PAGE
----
Tonkin said that the only way to get it off Registrar Hold was to update
the contact details. The registrant would respond to a new massage that would
come to the Registrar via a new e-mail address that would prove the person is
contactable, but it would not necessarily say whether the postal address is
Elana Broitman asked if the details are confirmed, if the message comes back, what is the proactive responsibility on the registrar, to which Bruce Tonkin said commercially reasonable steps. These may however vary from country to country.
Steve Metalitz from the task force suggested that if the data is implausible, it should be put on registrar hold unless the registrar can obtain and review documentation verification, at which point a human being should be involved.
Steve Miholovich felt that the
registrant should have the benefit of the doubt and that the plausibility check
not be used for registrar hold.
Bruce Tonkin said that there should be another policy for malicious domain name use, rather than involve accuracy. An independent mechanism is needed that defines what is malicious, and then the name can be taken down. The issue is cost of accuracy to the registrars versus malicious domain name use.
Time line and reports
Bruce Tonkin said that he would
do another draft, put it out for comment for 24 hours, before he sent it the
Council as the process had to be finished before the end of January.
Thomas Roessler said that there was convergence with the task force, except on the 15 day versus 30 days suggested by the implementation committee.
Steve Metalitz said that 30 days meant the inaccurate data would stay in the system longer and that it was hard to accept as a process for a task force looking at accuracy.
Bruce Tonkin maintained that the registrars and registries would not move on the 30 day period, and there was now a formal process around inaccurate data which is an improvement. Registrars can contact registrants in a defined process.
The next step would be to look at the malicious domain name use.
Thomas Roessler mentioned that the key issue was involving judgment on content. ICANN's strength, up to now has been that it has not been involved in judging content.
Bruce Tonkin mapped out the consensus
- the WHOIS Task Force has made recommendations,
- the Whois implementation committee has proposed alternate suggestions and implementation issues.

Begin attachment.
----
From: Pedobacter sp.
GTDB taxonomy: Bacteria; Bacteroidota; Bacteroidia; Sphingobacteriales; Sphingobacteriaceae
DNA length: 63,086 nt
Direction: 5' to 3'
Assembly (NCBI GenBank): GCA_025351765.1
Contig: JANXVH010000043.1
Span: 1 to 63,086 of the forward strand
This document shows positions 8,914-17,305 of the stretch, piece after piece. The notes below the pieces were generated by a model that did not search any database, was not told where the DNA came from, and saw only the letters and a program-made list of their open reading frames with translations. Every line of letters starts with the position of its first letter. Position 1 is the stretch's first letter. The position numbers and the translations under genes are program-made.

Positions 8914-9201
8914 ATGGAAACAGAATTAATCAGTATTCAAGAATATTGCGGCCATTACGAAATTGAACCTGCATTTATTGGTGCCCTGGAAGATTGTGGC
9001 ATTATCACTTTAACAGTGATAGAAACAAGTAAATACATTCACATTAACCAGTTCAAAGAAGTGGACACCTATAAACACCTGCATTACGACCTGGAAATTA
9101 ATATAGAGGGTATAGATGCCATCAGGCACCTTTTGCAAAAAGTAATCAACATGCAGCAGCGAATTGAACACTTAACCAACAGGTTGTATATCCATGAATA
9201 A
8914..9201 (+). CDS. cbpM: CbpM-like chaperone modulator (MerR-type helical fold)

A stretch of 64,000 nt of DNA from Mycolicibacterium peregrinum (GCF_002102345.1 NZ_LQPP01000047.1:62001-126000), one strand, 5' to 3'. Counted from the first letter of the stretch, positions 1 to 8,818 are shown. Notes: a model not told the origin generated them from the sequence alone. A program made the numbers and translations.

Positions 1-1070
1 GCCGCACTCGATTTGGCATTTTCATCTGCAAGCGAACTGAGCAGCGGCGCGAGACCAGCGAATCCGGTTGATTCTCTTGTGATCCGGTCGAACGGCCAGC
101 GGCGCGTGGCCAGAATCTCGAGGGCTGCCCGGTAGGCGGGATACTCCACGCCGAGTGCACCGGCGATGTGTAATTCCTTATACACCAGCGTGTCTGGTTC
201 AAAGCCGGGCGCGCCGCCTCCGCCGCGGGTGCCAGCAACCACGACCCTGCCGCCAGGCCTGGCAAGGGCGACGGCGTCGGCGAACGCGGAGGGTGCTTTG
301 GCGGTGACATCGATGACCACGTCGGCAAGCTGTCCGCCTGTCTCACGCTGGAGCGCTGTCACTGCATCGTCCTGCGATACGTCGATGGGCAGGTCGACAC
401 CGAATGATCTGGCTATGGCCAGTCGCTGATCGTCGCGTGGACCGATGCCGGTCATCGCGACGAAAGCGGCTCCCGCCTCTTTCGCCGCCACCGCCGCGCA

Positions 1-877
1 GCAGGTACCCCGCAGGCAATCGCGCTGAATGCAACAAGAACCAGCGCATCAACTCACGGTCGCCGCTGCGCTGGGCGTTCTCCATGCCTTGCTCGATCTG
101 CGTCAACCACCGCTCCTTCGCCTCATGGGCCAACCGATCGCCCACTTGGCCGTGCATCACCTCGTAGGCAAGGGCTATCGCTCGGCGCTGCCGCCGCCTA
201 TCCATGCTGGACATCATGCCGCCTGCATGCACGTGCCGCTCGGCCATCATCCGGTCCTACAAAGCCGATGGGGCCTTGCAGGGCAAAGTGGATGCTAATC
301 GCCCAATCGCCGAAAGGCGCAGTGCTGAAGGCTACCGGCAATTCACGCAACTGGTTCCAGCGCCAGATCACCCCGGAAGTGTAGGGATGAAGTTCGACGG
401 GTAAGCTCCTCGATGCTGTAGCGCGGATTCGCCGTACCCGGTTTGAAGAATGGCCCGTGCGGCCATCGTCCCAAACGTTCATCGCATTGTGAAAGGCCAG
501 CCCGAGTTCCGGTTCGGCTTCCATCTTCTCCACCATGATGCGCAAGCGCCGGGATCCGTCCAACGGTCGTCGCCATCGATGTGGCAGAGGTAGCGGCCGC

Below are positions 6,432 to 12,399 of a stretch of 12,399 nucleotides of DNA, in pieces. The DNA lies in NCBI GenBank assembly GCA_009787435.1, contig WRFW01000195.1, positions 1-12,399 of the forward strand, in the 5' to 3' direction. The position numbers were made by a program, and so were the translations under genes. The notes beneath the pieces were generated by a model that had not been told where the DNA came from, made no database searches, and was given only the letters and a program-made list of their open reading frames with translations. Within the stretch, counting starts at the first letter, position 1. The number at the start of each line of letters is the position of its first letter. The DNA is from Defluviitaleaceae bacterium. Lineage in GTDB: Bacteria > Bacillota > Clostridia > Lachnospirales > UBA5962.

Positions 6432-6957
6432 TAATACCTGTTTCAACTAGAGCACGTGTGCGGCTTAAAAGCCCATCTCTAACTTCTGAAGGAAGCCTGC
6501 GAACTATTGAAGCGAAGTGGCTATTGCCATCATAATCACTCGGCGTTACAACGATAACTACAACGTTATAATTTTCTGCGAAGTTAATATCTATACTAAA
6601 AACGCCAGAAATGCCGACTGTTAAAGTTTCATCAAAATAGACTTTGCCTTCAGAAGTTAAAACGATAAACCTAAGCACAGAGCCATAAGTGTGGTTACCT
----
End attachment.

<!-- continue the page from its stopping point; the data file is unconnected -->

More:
- Council members could decide to put the WHOIS recommendations as they are to the vote
- Council could put alternate recommendations suggested by the implementation committee up to the vote.
The definition of Consensus policy:
- Show consensus and show the Council vote on the consensus
In the task Force there is no consensus thus even if the council voted, it would not meet the consensus policy requirements.
The sections where consensus has been shown:
- updating data at regular intervals
Thomas Roessler suggested redrafting the redemption grace period text which was policy, but he process was not, suggesting that process moved to practical advice and Bruce Tonkin suggested that the time period be defined as in the Registrars Accreditation Agreement.
Ken Stubbs expressed concern that "studying an approach" led to procrastination and that in all processes the registrars had to write codes and operational procedures, so it should not be put off for too long.
Bruce Tonkin summed up and said
the task force was concerned about malicious data staying in the system for
30 days if the period of time was extended from 15 to 30, while Steve Metalitz
said documented proof of 30 days would be required to satisfy the task force.
Bruce Tonkin went on to say that there was an overall improvement coming from the automated process, the registrant is contacted, the name put on hold is more desirable than delete, there are commercially reasonable steps to check and in general there is greater registrar involvement in the process.
Bruce Tonkin thanked everyone for their participation.
The call ended at 22:30 Thursday 30, CET, 8:30 Friday 31, Melbourne